One need only glance at the party leaders competing over who can propose the stupidest and most violent policy toward the Gaza Strip to understand why a large Meretz is vital to the next Knesset. Benny Gantz called for “restoring” deterrence and the use of massive force. Maybe he wants the pictures for his next election campaign. His Kahol Lavan colleague Moshe Ya’alon called for exacting a heavy price.
Labor Party chairman Avi Gabbay, in contrast, called on politicians to watch their mouths so as not to drag us into another military operation. He nearly succeeded, until remarks he made in 2017, calling to “conquer Gaza and finish the job” were brought up. All that, before even mentioning trolling from Likud and parties to its right. The only party that opposed sending soldiers to their deaths in another pointless, election-fueled operation was Meretz.
Today’s election campaigns reflect tomorrow’s Knesset, which will be further right and more dangerous than the last. The Kahanists currently in the Knesset will join the Kahanists from Otzma Yehudit. With votes from the left, Kahol Lavan will place in the legislature the right-wing candidates who were part of Ya’alon’s dowry. To top of the insanity, Moshe Feiglin’s “soldiers” will demand that their platform be read by everyone — but not before setting off a minor world war on the Temple Mount.
It’s a good idea to take a moment, with anguish, to imagine how the new Knesset members will respond on some of the issues on the agenda. How will Gantz, as prime minister, respond to the next wave of escalation? In which direction will the members of his party, or of his governing coalition, pull him? How will the Knesset vote when it has to decide on Arab, LGBT, refugee and contract workers’ rights? No less important, what will each vote add to this chorus?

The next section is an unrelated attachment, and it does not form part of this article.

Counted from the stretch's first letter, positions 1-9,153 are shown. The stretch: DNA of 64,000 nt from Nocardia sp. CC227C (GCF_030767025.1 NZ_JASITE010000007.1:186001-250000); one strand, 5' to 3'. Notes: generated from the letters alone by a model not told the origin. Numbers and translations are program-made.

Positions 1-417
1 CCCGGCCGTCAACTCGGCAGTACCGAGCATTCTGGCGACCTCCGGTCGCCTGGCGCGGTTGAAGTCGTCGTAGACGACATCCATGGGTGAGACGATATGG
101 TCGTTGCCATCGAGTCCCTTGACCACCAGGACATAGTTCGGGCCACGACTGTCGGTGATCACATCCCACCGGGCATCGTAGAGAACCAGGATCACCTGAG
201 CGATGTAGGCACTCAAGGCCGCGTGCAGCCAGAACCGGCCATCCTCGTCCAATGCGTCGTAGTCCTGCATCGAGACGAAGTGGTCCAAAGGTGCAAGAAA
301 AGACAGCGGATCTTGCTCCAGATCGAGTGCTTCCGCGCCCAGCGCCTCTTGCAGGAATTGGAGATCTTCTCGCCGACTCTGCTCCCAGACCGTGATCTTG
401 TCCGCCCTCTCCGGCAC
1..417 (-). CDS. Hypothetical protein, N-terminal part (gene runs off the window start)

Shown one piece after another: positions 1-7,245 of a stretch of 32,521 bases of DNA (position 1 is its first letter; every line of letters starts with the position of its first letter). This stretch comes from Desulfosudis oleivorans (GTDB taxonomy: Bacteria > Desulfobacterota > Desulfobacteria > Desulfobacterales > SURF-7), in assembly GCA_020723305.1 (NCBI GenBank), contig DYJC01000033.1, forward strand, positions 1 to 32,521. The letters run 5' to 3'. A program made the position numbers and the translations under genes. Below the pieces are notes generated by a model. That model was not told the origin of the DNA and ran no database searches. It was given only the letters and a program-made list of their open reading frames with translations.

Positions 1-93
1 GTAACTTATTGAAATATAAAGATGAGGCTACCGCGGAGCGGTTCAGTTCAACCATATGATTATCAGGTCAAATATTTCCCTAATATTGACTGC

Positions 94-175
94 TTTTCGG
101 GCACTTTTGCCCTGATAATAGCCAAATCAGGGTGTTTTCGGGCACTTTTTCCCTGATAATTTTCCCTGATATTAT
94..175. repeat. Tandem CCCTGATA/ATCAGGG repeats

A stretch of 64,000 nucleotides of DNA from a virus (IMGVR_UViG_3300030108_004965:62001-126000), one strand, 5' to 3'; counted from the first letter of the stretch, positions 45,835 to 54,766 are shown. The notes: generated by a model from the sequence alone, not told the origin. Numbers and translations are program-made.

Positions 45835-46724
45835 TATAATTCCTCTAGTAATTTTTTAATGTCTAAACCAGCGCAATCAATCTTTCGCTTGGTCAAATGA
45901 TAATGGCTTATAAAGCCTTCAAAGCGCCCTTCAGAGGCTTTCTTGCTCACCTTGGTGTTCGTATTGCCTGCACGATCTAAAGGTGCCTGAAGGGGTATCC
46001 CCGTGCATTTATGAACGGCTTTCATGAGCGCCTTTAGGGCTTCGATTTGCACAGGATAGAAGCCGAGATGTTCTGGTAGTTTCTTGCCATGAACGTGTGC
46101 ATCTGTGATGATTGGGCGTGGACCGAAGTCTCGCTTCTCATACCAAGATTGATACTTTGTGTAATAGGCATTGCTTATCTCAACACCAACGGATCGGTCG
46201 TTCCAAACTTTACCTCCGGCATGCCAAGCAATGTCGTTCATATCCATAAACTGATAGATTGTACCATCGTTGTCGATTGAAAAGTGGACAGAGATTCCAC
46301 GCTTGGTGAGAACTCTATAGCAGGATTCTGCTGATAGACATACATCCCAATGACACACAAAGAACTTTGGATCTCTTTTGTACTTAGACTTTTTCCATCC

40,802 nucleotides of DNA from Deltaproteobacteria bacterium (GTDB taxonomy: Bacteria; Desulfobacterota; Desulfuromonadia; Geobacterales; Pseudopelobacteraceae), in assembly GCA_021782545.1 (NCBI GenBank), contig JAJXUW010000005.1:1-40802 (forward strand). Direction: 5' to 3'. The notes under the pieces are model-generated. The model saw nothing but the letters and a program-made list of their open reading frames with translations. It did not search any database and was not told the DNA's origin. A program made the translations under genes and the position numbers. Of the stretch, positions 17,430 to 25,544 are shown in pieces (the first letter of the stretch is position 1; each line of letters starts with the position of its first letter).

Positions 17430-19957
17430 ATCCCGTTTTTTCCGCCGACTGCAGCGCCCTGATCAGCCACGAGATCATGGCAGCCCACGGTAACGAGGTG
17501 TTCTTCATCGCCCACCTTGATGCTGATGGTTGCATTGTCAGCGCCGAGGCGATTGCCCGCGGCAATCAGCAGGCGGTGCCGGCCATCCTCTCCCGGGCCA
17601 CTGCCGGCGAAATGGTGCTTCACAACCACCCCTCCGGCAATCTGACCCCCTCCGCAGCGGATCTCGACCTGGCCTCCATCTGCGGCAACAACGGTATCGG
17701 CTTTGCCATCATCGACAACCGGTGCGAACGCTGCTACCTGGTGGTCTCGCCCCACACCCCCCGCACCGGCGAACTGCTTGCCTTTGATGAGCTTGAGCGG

In today’s Knesset, no other party on the left has the clear and consistent voice of Meretz. Not the left of immediately before the election, after despairing of the right-wing voters who have not appeared. Not the left that thinks how much it would damage it politically to treat refugees as human beings. Not the left that speaks about coexistence, but runs away whenever it sees an Arab.
It’s easy to speak about Meretz’s historic accomplishments, the struggles it waged alone, before the political hitchhikers saw the votes and joined in, but the party would never had earned these credits had it not been for its consistency, its willingness to be there alone itself sometimes and to chart the way.
Maybe Gantz will succeed in replacing Benjamin Netanyahu as prime minister, maybe he won’t. It’s obvious that he won’t stand a chance without a large Meretz that can tip the scales. But even if Meretz must be in the opposition once again, it will do so wisely. You won’t see any of its lawmakers joining hate campaigns against human rights organizations and cheering on the next military campaign from the bleachers, all the while keeping one eye on the public opinion polls.
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Disappointed Meretz voters tend to set standards for the party that they would never think of setting for any of the other parties they flirt with. No expectations, no disappointment. But that’s reflected in the Knesset as well: public representatives from whom the public expects nothing.
Meretz is the only party today that “does” left. Its leftism does not confuse a state of the Jewish people and all its citizens with a Jewish state. It does not stutter in the face of nationality laws or Nakba laws. I fear a Knesset in which the only voices calling for equal rights and an end to the occupation are the Arab parties, while the other parties once more grovel before yet another of the right’s makeshift loyalty tests.
If the only issue you vote on is “anyone but Bibi,” that’s what you’ll get: not Bibi. Israel needs much more than that.